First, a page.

Mercer Warehouse’s Modern Makeover
A group of young businesspeople employ high design to turn an empty warehouse into a vibrant tech hub.
Successful as they are at their young ages, 34-year-old entrepreneur Ken Bautista and 24-year-old property manager Devin Pope have a few things to learn, such as to never start a house tour with the basement. Especially when the walls still hold the stench of century-old meat and one side of the room appears to have been blasted with a red substance.
Is it blood?
“There are some things I don’t want to know about,” replied Bautista, who’s made his mark with such high-tech ventures as Rocketfuel Games.
Will it ever be operable? “We have no clue,” said Pope. Their lack of vision for this one space somewhat surprised me, since they have big plans for every other inch of the Mercer Warehouse’s 42,000 square feet.
Built in 1911 just down the street from the 104th Avenue rail station that existed during the manufacturing boom, it’s one of the last remaining warehouses in the district to be reincarnated.
Designed by architect Alfred Merigon Calderon with the simple intent to store local importer John B. Mercer’s goods, its new life is as a start-up hub.
Dozens of fledging companies will launch from desks on the third floor and hope to grow to a size that justifies leasing one of the 10-person offices planned for the second.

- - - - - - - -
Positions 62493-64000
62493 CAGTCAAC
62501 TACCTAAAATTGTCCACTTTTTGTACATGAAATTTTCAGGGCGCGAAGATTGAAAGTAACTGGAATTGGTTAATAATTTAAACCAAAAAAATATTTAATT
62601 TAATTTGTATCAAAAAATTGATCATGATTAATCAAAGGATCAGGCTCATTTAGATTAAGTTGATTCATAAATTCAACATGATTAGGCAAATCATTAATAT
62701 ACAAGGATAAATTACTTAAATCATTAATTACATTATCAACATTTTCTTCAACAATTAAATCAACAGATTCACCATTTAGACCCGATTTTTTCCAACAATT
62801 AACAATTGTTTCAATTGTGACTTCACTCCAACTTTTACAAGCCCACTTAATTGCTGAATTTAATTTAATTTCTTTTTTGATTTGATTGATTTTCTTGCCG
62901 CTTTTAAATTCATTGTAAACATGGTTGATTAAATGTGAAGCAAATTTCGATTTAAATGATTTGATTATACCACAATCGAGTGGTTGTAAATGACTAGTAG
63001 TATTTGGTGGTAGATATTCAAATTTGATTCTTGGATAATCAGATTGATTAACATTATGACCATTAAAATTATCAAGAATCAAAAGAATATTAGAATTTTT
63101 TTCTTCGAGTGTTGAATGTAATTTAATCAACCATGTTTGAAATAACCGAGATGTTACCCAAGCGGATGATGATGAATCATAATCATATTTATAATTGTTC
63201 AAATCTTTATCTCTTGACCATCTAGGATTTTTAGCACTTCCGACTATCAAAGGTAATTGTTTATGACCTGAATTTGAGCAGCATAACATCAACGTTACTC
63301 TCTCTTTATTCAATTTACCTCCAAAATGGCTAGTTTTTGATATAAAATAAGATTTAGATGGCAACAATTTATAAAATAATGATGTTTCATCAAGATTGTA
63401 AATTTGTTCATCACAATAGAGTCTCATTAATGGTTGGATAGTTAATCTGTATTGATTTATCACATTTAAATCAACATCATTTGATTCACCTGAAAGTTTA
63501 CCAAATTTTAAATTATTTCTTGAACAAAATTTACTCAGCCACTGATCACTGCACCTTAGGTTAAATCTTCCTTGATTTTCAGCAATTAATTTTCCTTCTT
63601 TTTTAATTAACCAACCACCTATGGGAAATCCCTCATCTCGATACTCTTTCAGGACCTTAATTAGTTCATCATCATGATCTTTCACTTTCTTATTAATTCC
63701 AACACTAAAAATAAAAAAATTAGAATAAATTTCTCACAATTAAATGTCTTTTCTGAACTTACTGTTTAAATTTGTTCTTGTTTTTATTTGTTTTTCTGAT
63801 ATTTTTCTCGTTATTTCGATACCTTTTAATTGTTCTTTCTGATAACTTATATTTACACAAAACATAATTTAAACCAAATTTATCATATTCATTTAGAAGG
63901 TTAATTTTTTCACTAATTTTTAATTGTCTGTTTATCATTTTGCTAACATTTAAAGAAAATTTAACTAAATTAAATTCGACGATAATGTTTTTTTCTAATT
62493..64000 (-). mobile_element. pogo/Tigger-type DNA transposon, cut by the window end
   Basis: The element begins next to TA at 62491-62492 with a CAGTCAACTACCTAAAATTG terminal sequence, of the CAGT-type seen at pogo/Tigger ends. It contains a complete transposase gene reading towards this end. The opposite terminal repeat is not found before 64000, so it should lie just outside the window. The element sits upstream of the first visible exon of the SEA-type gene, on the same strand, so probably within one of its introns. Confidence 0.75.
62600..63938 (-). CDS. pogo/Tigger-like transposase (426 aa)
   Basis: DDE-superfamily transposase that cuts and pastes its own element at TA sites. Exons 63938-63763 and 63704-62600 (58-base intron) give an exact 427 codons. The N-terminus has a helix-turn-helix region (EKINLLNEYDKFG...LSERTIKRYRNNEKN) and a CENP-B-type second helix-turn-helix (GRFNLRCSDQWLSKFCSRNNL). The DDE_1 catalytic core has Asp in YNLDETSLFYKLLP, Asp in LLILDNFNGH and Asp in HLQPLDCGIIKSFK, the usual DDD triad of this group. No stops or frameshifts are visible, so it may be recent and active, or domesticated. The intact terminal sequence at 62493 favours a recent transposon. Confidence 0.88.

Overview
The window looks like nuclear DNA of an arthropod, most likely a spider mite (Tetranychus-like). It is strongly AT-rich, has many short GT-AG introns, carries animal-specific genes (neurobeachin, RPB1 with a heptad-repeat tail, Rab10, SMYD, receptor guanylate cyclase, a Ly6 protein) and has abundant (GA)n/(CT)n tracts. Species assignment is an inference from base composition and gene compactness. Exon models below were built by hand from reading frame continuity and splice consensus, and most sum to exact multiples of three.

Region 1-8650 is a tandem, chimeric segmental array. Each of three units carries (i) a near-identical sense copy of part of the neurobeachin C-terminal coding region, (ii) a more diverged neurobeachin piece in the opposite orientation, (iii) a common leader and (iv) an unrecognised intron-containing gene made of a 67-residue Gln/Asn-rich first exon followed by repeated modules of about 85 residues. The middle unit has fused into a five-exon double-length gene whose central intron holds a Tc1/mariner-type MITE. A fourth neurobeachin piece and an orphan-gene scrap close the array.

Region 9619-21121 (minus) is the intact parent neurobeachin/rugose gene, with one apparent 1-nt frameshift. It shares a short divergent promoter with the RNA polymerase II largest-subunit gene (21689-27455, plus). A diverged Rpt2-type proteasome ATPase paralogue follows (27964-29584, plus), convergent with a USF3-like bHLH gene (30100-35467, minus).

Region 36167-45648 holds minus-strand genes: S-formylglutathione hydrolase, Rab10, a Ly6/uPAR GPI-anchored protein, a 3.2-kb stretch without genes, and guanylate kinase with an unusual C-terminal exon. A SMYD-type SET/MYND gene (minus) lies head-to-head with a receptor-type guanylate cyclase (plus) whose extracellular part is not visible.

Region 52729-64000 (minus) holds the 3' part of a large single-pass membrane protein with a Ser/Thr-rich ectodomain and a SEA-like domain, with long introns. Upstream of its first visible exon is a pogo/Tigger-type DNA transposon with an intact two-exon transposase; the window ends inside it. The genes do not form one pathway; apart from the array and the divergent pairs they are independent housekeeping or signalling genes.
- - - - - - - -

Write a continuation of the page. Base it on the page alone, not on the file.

But it’s not just the technologists enjoying their first whiff of entrepreneurship; first-time business owners are adding cafes, bars and other services to the eco-system. “I don’t want people to leave this building. We want to keep the entrepreneurial spirit,” said Pope, of Rosehill Property Management.
He, too, is taking a big step with Mercer, and not just because it’s his first major project in the family business (his father, Kelly Pope, has been fixing and leasing downtown buildings throughout its most placid years). Pope is one of four partners in the Mercer Tavern, located on the first floor.
“J.B. Mercer was storing his cigars and liquors here,” said co-partner, Jon Fraser, a former lawyer who’s spent the last two years in property development. “He stored it here and now we’re going to sell it here. I think he’d be proud that we’re bringing the building back to life.”
Fraser and company are quite literally renovating the vast space into a 200-seat high-end bar and restaurant.
Back in March, when we met, he was wearing dust like it’s the new spring line, doing his own carpentry to have it ready by June. He removed his work gloves and mask to talk about the design: “We’re doing a lot to respect the heritage and integrity of the building, playing off the brick and exposed beams. We spent a lot of time getting charred wood back to semi-charred wood, and paint off the brick walls,” he said.
Interior designer Chris Kourouniotis calls it “vintage chic.” The principal of CKDesign Associates said there’s nothing out of a “spec book” for this French Industrial look popular during Prohibition. Vintage fixtures, lighting and sinks from clearing houses and Kijiji comprise its parts.